The standard range for PIR motion sensors is about 30 feet. The coverage area is shaped like a teardrop, with the skinny part at the detector. If placed strategically, motion sensors can maximize the security coverage in your home or business.
The ideal spot to place a motion detector is in a high-traffic area that an intruder would cross if moving about in your home. To maximize “catch” performance, beams project down and out to pick up anyone trying to avoid detection by crawling.
Some examples of ideal motion sensor placement include:
- Near major home entry points, like the front door, back door or patio door.
- A hallway that a person must walk through to access your home
- A living room or waiting room with a big-screen TV
- Near a bedroom door
- In the corner of a room with multiple entry points
- In a garage
- In a basement
You should avoid placing a motion sensor near the following places, as they can trigger false alarms:
- Facing a window that gets direct sun
- Facing an uncovered, street-level window where cars or people are moving directly outside
- Near an HVAC vent or a drafty place
- Facing a radiator, fireplace, stove or other heat source
- Inside a hot garage
You might be asking yourself, “How many motion sensors do I need?” The answer depends on your space. Motion sensors work better when intruders move across the beams, as opposed to approaching the sensor directly. Depending on the layout of your home, you may need to install sensors across from each other so there’s no chance an intruder wouldn’t cross the beams.
Indoor vs. Outdoor Placement
Since a home security system is designed to protect the valuables and people inside your home, you’ll likely put most of your motion sensors and other alarm devices inside your space. However, there are also merits to placing a few sensors outside. If you live in an area where people aren’t constantly walking by, like the suburbs, it might be beneficial to place a motion sensor on a deck, patio, porch or even a long driveway. Though may not be practical to put a sensor outdoors, you may want to consider using a motion-activated security camera instead, which records clips when it detects movement.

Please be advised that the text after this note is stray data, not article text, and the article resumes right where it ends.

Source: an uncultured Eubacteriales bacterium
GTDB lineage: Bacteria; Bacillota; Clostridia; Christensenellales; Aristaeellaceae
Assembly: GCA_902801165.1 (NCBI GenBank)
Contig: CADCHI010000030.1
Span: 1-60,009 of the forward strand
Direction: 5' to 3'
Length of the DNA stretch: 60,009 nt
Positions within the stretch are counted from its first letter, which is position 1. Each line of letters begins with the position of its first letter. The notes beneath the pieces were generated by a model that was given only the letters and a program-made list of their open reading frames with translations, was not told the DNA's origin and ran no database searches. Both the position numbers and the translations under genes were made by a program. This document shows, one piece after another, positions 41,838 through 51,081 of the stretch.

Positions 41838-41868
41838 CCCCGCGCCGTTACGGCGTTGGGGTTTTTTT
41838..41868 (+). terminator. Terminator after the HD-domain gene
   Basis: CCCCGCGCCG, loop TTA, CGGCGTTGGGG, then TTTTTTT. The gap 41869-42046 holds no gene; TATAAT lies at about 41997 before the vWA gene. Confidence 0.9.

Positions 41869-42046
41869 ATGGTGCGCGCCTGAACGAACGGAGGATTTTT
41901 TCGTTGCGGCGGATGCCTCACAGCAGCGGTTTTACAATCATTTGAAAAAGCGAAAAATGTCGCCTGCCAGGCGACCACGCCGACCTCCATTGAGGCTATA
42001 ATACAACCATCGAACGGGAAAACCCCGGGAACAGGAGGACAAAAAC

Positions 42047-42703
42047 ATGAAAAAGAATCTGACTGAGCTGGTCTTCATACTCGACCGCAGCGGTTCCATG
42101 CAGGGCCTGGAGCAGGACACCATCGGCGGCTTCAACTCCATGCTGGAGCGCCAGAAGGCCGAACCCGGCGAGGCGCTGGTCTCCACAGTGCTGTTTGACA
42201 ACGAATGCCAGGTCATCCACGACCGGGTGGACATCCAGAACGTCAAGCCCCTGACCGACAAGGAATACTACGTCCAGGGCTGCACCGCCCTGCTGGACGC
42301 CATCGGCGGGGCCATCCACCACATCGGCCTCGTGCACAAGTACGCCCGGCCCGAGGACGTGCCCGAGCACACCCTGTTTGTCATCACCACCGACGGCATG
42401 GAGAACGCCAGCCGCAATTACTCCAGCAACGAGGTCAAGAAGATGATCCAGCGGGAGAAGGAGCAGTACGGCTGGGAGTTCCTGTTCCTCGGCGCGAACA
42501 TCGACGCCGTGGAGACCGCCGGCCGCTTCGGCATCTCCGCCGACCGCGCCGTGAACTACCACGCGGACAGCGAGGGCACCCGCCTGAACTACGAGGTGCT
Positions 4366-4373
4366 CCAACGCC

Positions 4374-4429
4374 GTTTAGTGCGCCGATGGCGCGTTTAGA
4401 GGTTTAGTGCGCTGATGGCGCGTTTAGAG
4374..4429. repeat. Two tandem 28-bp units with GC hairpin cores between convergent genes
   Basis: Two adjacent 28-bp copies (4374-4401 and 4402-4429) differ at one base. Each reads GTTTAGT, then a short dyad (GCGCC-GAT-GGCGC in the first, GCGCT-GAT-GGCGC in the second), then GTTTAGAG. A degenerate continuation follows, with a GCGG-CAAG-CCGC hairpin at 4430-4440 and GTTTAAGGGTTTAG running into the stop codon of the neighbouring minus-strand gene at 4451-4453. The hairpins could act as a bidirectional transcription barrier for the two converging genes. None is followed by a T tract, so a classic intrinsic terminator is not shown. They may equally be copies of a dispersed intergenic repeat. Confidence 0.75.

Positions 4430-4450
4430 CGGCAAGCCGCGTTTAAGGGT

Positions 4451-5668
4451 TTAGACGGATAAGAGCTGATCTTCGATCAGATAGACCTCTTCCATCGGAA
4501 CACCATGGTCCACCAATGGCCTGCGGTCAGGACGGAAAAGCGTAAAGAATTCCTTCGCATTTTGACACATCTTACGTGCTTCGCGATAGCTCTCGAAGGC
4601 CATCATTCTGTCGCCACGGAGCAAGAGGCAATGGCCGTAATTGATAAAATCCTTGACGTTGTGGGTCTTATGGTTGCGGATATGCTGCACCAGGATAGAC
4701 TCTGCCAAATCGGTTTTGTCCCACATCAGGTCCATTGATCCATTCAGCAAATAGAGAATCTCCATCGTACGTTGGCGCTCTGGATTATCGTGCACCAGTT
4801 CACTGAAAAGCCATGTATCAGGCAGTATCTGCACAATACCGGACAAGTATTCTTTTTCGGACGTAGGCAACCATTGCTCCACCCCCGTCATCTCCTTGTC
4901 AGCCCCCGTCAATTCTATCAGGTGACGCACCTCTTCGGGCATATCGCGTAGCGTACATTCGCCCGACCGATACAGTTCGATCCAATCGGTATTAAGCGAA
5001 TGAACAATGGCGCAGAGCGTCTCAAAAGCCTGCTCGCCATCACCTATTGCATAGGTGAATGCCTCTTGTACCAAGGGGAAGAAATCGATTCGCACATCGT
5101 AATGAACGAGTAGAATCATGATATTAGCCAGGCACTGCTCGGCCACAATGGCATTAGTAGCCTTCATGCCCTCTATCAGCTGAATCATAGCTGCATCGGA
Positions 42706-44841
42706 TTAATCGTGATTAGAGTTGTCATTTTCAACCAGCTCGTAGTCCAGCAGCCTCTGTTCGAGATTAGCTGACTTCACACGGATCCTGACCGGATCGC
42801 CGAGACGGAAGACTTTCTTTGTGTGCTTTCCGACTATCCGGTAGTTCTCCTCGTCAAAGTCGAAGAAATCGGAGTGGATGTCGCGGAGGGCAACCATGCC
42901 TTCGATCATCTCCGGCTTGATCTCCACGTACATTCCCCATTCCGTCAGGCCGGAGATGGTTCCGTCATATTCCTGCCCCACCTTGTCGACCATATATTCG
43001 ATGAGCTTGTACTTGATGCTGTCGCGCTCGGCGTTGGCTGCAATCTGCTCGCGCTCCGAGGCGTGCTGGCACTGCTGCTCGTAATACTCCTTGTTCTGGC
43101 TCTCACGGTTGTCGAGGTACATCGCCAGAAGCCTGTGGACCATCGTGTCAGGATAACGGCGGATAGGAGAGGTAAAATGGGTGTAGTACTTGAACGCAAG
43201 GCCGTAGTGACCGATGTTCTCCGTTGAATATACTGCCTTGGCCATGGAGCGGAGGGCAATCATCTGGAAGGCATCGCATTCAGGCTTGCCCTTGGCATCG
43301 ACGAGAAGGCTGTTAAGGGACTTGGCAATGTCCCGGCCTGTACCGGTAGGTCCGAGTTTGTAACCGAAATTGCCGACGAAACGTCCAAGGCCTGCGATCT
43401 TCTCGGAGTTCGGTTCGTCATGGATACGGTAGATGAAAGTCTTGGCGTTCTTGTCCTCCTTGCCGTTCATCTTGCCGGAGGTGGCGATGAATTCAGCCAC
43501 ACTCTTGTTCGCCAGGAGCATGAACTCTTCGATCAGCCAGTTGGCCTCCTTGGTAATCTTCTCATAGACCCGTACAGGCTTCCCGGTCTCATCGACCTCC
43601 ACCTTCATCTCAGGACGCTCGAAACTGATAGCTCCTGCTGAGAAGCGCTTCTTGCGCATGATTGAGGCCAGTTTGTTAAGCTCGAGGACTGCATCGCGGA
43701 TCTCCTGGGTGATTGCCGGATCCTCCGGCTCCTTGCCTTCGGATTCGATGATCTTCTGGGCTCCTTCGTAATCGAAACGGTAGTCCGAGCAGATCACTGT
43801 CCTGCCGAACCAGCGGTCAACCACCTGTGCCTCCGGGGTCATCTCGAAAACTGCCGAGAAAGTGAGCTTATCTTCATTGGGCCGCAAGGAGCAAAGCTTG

Downsides of Motion Sensors
Though motion sensors can be a useful part of a home alarm system, intruders may be able to fool them. By knowing ways someone can do this ahead of time, you’re better able to protect your home.
Some ways to avoid tripping a motion sensor include:
- Moving extremely slowly
- Walking directly underneath a detector
- Walking and hiding behind large pieces of furniture
- Crawling or crouching to a pet’s height
- Covering a motion sensor with a piece of paper, foil or fabric
Many modern motion detectors are designed to withstand these evasion tactics. For example, the motion sensors Frontpoint uses project beams down and out to detect someone who is crawling. You can also prevent someone from fooling your home security motion sensors by placing them in the following areas:
- Hiding amongst decorations, like on a mantle or bookshelf
- Behind your valuables, like a TV or computer
- On the ceiling
To maximize the protection of your home, you should also consider using multiple types of devices. By using window sensors, door sensors and glass break sensors with motion sensors, you’re more likely to catch an intruder.
Motion Sensors and Pets
Today’s sensors are usually “pet-friendly” up to 40 pounds, which means they ignore cats and small dogs—unless your Siamese is downright acrobatic! However, this means that large dogs with the run of the house all day and night make it harder to use motion sensors. The exception, of course, is when you go on vacation and board your critters.
Until Next Time
It’s true that every home alarm system I’ve seen over the past 25 years has at least one motion sensor. They work, they are reliable, and they should not cost a lot. That’s why they are one of the key components when designing a complete home security system, along with window and door sensors. In our next Home Security 101 post, we’ll be talking about glass break sensors, which can add another layer of protection to your home.